When I got the itch to buy my first new car, I asked my dad if he would cosign with me. He responded with a lecture and a threat. The lecture started with, “If I do this, you better make the payments on time” and “If you think you are going to be one day late, I want to know about it.” He went on to explain that if I missed a payment it would impact his credit report, not just mine. He also was clear that if he had to make a payment, the car would be his for that month. At the time, this sounded harsh, but in retrospect, it was actually good advice.
Cosigning a loan is a big responsibility.
When being asked to cosign or when you are asking someone to cosign on a loan, it’s important to know how this question may impact each of the parties to the transaction. Financial goals of both will be at stake.
Questions to Consider When Thinking About Cosigning
- Are you able to make the payment each month for the entire duration of the loan if the person you are cosigning for isn’t able to meet the monthly payment?
- Are you planning to apply for a loan in the future? Cosigning on a loan may create the appearance that you are overextended because you would be equally responsible for the monthly payments for both loans.
- Can you trust the person that you are cosigning with to let you know if they are experiencing financial difficulties before falling behind with the monthly payments?
A cosigner is equally responsible for making sure the payments are made as outlined in the loan agreement. If payments are missed, both parties may have these missed payments reported to credit agencies once the missed payment is more than 30 days past due. As a cosigner, you should be notified before late payments are added to your credit report as long as the lender has your current contact information, so if you change your address or phone number, it’s important to update this information with the lender so you can stay involved with the loan. If you have cosigned on a line of credit, know the other cosigner could exceed the credit limit without you being notified, which can adversely impact your credit.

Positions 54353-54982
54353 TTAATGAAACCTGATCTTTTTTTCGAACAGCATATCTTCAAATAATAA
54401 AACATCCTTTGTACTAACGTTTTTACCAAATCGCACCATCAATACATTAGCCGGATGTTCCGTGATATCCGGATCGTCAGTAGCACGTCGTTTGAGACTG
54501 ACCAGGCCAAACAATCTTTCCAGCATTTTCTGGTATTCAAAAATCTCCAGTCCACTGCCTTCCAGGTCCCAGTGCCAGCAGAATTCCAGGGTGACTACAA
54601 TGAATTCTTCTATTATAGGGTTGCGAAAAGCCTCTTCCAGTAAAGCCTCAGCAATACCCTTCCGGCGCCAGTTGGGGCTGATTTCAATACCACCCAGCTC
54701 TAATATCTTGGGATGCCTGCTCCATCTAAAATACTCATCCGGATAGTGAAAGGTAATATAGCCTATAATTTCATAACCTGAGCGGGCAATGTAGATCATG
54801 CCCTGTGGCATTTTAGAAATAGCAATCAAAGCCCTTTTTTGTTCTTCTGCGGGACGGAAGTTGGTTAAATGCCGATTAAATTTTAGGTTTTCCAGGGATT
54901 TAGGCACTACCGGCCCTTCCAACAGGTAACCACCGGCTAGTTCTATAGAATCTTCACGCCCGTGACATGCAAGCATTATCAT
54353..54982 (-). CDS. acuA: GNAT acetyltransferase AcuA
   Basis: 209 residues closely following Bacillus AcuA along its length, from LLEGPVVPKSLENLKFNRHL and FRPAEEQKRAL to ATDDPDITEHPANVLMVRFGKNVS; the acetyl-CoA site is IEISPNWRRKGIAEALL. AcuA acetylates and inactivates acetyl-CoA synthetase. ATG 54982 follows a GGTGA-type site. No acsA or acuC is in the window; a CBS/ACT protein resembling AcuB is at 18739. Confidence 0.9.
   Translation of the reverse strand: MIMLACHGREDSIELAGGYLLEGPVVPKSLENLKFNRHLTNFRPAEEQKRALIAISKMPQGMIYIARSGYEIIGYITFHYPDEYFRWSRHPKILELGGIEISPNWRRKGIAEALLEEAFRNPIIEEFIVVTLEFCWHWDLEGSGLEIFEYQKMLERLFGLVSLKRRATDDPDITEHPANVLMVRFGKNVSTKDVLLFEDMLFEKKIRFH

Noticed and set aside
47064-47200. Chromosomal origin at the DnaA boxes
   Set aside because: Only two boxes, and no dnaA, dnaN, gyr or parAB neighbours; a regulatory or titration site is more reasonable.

I remember how excited I was after deciding to buy a new car. I had a full-time job, and a few of my friends and coworkers were buying new cars. I found the car I wanted, but then was told I needed a cosigner.
In high school, I had bought my first car with money that I had saved, and I borrowed the rest from my parents. Although I had paid every penny back that I had borrowed from them in a timely manner, it hadn’t built or established the credit I needed later to buy the car I wanted. None of the timely payments had influenced my credit report, so I was back to asking for help with this new purchase.
My father’s lecture might have been a little over the top, but I understood what was involved for the cosigner. When he agreed to cosign, I recognized the responsibilities of my payments in a new light and was able to establish the credit I would need for my future lending needs.
As a cosigner, it’s important to understand the potential impact a default on the loan would have on your own credit and to stay involved with the loan and payment history until the loan has been paid in full to assure your credit isn’t impacted negatively. It’s also important to maintain your relationship with the other cosigner and to keep lines of communication open if their financial situation changes. Remember: your credit is also on the line.
For the person asking for a cosigner, this process is a great way to establish or rebuild your credit, but keep in mind what’s involved for both of you.
My dad made sure I understood the responsibility of cosigning. Thanks to that single conversation, it’s a lesson I’ll never forget.